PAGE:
As a medium for communication between the EU and the USA, law has the ability to provide unique insights into the state of contemporary transatlantic relations. A Transatlantic Community of Law offers legal perspectives on the emerging institutional characteristics of transatlantic relations and contemporary rule-making in both trade and security. Making use of rule of law analysis which has hitherto not been conducted in transatlantic relations scholarship, it draws together EU law, governance and rule-making scholarship and offers new ways of thinking about the use of law and contemporary transatlantic institutions.
This Handbook comprehensively addresses the breadth of law encompassed by the EEA Agreement, which extends the European Union’s Single Market to three EFTA countries: Iceland, Liechtenstein and Norway. The Handbook is first and foremost intended for practitioners and legal scholars, but its approachable style makes it readily accessible for students. The Handbook provides the reader with a thorough grounding in the EEA Agreement, detailing how secondary EU law becomes applicable in the EFTA pillar, and the roles played by the EFTA Surveillance Authority and the EFTA Court. It considers the EEA Agreement from the respective perspectives of the national authorities, courts, and the legal professions of Iceland, Liechtenstein and Norway. The book meticulously examines substantive EEA law, beginning with the general principles and the four freedoms, through competition law and State aid to such aspects as the precautionary principle, tax law and mutual administrative and legal assistance. Emphasis is placed on jurisprudence and especially that of the EFTA Court. Each chapter has been written by a judge, noted practitioner or eminent academic in their respective fields and the book is divided into twelve parts: Part I History and main features of the EEA Agreement Part II Genesis of EEA Law Part III Institutions and Procedure Part IV National Authorities in the EFTA Pillar Part V National Courts in the EFTA Pillar Part VI The Practicing Bar in the EFTA Pillar Part VII General Principles and Prohibition Part VIII The Fundamental Freedoms Part IX Competition Law and Related Matters Part X Further Areas of Economic Law Part XI Law of Natural and Economic Resources Part XII Social Protection and Public Health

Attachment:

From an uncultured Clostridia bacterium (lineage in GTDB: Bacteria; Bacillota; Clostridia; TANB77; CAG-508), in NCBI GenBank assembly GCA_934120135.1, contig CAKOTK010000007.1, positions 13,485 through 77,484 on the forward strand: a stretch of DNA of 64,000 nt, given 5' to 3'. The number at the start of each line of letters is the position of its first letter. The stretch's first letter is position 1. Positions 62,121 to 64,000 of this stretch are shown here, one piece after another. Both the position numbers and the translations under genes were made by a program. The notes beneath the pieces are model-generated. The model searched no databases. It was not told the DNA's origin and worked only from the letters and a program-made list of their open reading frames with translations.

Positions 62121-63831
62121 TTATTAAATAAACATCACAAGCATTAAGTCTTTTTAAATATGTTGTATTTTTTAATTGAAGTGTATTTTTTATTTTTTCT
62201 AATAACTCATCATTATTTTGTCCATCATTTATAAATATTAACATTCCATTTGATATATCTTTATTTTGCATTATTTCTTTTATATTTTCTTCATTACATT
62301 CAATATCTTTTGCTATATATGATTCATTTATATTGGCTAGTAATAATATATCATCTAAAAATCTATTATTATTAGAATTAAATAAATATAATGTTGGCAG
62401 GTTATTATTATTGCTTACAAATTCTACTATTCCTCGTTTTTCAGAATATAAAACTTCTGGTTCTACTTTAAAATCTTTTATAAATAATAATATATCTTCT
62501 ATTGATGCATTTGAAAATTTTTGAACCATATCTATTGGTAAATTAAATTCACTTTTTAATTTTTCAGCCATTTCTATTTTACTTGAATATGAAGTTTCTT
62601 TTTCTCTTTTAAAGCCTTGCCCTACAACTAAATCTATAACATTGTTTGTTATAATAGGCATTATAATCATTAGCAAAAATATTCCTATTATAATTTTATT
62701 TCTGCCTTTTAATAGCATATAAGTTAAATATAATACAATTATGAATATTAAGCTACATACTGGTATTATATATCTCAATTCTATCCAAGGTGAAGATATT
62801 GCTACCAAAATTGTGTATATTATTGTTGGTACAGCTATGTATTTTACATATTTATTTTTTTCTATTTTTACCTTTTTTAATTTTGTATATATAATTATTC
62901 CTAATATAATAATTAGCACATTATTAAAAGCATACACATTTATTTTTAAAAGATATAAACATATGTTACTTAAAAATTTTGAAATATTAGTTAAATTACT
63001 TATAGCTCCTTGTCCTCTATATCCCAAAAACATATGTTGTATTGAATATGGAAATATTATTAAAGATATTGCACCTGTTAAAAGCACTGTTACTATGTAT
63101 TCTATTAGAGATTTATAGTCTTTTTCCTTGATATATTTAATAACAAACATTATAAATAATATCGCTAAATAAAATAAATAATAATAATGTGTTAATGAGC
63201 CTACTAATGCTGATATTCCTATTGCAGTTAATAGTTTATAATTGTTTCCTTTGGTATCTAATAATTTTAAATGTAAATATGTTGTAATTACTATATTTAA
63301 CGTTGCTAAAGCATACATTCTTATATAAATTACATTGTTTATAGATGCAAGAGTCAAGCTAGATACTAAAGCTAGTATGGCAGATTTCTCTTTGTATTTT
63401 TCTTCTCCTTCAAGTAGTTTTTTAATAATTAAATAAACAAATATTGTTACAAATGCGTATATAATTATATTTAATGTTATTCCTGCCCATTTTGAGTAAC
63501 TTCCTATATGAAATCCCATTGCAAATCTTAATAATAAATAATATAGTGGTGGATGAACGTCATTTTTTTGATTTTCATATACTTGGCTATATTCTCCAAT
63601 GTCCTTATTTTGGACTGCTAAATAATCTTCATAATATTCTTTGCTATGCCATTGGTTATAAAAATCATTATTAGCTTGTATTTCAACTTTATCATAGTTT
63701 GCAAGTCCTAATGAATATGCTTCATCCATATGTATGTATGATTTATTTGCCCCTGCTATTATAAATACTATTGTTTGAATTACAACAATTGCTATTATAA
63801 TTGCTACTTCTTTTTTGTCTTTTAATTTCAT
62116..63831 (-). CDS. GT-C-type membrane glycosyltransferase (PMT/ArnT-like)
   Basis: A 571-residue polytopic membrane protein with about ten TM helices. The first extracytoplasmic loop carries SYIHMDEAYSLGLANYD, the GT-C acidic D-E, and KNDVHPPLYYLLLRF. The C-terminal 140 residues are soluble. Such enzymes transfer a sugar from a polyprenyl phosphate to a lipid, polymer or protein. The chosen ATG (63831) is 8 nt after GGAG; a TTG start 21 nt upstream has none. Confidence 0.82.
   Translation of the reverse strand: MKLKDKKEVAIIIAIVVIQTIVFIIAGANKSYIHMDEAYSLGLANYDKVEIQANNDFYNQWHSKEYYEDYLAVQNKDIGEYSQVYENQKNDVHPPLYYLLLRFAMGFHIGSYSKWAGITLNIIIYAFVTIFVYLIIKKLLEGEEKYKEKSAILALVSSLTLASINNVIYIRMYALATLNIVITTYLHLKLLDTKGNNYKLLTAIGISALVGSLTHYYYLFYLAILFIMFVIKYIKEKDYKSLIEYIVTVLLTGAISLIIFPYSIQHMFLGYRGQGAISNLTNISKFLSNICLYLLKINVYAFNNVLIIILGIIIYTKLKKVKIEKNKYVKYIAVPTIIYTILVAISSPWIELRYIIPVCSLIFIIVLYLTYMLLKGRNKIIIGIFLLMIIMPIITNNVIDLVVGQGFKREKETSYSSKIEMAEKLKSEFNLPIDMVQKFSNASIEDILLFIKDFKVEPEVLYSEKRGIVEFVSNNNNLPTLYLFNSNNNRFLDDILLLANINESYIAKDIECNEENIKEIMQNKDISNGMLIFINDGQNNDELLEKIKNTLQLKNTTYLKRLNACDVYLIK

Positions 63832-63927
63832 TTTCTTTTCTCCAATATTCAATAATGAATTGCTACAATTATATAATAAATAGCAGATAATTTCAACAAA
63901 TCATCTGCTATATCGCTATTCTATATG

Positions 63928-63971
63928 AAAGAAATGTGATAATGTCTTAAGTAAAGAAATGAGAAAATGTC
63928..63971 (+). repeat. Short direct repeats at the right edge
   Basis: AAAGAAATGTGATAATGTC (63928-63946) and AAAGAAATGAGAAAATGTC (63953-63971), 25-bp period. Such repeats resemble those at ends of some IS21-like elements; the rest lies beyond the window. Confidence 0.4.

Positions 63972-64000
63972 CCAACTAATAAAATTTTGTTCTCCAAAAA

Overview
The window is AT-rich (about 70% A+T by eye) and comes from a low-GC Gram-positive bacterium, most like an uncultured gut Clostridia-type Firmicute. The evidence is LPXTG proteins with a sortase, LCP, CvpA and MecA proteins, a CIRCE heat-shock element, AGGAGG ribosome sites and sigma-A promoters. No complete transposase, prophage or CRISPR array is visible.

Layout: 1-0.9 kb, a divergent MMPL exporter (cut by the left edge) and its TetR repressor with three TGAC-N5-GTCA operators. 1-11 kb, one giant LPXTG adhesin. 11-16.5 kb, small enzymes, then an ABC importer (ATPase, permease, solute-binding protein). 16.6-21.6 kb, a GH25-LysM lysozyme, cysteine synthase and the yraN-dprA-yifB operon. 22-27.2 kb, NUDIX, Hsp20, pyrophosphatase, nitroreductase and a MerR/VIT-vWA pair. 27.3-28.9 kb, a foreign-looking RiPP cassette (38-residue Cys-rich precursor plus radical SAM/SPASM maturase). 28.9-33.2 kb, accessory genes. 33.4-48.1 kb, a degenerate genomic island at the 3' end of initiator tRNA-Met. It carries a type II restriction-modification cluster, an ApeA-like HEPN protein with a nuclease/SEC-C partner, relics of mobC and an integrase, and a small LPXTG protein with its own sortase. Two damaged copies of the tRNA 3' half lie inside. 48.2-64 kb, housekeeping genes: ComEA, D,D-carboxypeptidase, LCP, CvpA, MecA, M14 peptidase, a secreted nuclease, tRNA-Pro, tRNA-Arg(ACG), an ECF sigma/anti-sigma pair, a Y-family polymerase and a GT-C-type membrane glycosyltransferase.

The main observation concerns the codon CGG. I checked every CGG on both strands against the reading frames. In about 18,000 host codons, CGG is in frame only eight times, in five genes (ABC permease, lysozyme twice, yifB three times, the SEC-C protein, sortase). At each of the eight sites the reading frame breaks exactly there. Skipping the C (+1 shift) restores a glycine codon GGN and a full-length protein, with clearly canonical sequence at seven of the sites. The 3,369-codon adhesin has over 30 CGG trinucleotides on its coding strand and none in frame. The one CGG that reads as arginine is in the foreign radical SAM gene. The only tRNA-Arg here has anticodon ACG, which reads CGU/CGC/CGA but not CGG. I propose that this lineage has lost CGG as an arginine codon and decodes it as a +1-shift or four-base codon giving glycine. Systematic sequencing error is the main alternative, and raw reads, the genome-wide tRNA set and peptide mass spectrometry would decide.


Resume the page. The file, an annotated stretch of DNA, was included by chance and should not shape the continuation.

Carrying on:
The recent years have witnessed a growing concern in the EU institutions for the ways in which openness and citizen participation are believed to distract efficient decision-making. Various examples of such attitudes can be easily identified, demonstrating how the EU institutions still fail to possess a deeper understanding of the role of transparency in legitimate governance. This paper discusses the ways in which the right of public access often turns into institutional politics with the institutions and the Member States in fact buttressing their own interests. This has serious consequences for the understanding of citizens' rights to participate in democratic decision-making. These questions are examined in the areas of legislative matters and international relations. The problems identified are then placed in the context of wider administrative culture in the relevant EU institutions, reflected in their responses to the citizens' concerns. The paper concludes with a few remarks on the wishes of the European Council to create greater legitimacy for the Economic and Monetary Union, and the role of openness in that discussion.